The delay measurement process begins when transceiver 14 is first connected to an existing network containing transceiver 12 by cable 10. The addition of transceiver 14 to the network is detected and data is exchanged between the transceivers via a method such as Fast Link Pulses (FLP) or any other method that is commonly known in the art such as sending one or more recognizable pulses. Upon recognizing the new connection of transceiver 14, transceiver 12 may send a signal to transceiver 14 indicating that a delay measurement is about to begin. This signal is sent from the transmit port 16 of transceiver 12 to the receive port 22 of transceiver 14 along conductor pair 24. Transceiver 14 would then send an acknowledgement signal back to transceiver 12, via conductor pair 26 when ready. This exchange of signals between the transceivers confirms that both are free to begin the delay measurement process. The actual delay measurement begins when transceiver 12 sends a delay test signal to transceiver 14, and simultaneously begins measuring the time until the delay test signal completes a round trip. When the delay test signal arrives at receive port 22, it is relayed to transmit port 18 (because it is recognized as a delay test signal and not as regular data) and sent back to transceiver 12 via conductor pair 26. Upon arrival of the signal at receive port 20, on transceiver 12, the round trip time of the delay test signal is known, preferably by counting the number of elapsed clock cycles. The present invention is not intended to be limited to any particular type of transceiver, for example in one embodiment cable 24 may be connected to transceiver devices that both send and receive on the same port.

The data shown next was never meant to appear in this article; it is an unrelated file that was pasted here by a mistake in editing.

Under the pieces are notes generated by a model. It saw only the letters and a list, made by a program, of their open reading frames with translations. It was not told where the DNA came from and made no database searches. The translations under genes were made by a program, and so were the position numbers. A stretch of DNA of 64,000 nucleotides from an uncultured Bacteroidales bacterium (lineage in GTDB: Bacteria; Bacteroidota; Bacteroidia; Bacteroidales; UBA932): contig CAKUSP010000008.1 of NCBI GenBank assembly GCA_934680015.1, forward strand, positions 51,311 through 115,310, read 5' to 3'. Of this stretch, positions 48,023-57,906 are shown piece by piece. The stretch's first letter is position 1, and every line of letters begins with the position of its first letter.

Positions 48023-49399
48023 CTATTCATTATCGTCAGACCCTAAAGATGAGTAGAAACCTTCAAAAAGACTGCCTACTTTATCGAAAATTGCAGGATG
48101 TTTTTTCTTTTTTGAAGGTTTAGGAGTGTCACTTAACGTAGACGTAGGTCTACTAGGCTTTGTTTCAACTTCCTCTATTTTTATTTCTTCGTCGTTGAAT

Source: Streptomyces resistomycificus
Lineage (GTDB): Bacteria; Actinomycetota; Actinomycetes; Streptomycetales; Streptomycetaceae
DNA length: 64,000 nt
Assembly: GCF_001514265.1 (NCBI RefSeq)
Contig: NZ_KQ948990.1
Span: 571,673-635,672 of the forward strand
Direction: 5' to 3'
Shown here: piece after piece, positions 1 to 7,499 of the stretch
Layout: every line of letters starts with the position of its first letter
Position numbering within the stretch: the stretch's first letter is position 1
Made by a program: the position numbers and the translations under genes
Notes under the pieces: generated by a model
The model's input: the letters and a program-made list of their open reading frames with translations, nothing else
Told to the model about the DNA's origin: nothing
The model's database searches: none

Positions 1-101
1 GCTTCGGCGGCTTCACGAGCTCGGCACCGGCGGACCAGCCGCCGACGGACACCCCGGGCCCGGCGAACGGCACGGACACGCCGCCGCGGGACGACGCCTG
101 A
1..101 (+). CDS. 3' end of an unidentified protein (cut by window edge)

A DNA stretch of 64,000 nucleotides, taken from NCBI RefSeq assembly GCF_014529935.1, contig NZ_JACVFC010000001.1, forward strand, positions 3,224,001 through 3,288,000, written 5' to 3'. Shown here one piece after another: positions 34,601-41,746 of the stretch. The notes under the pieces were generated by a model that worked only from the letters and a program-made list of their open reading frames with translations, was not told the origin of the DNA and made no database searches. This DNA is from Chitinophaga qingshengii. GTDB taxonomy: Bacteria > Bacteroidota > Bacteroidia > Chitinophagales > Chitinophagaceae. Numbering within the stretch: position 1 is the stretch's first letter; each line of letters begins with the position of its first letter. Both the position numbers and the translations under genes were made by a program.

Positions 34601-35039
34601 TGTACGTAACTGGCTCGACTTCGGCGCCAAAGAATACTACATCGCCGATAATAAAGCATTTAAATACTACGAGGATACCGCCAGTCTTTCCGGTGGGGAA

The format of the delay test signal sent by transceiver 12 is not particularly important, so long as transceiver recognizes it as such. Preferably, the test signal will be similar in frequency and amplitude to the data typically expected to be transferred over the cable but distinguishable by the transceiver 14. The delay test signal may be generated by transceiver 12, stored on the transceiver in random access memory (RAM), or supplied through data channels 28. Similarly, the clock signal may be supplied by clock data path 30 or it may be generated by the transceiver 12.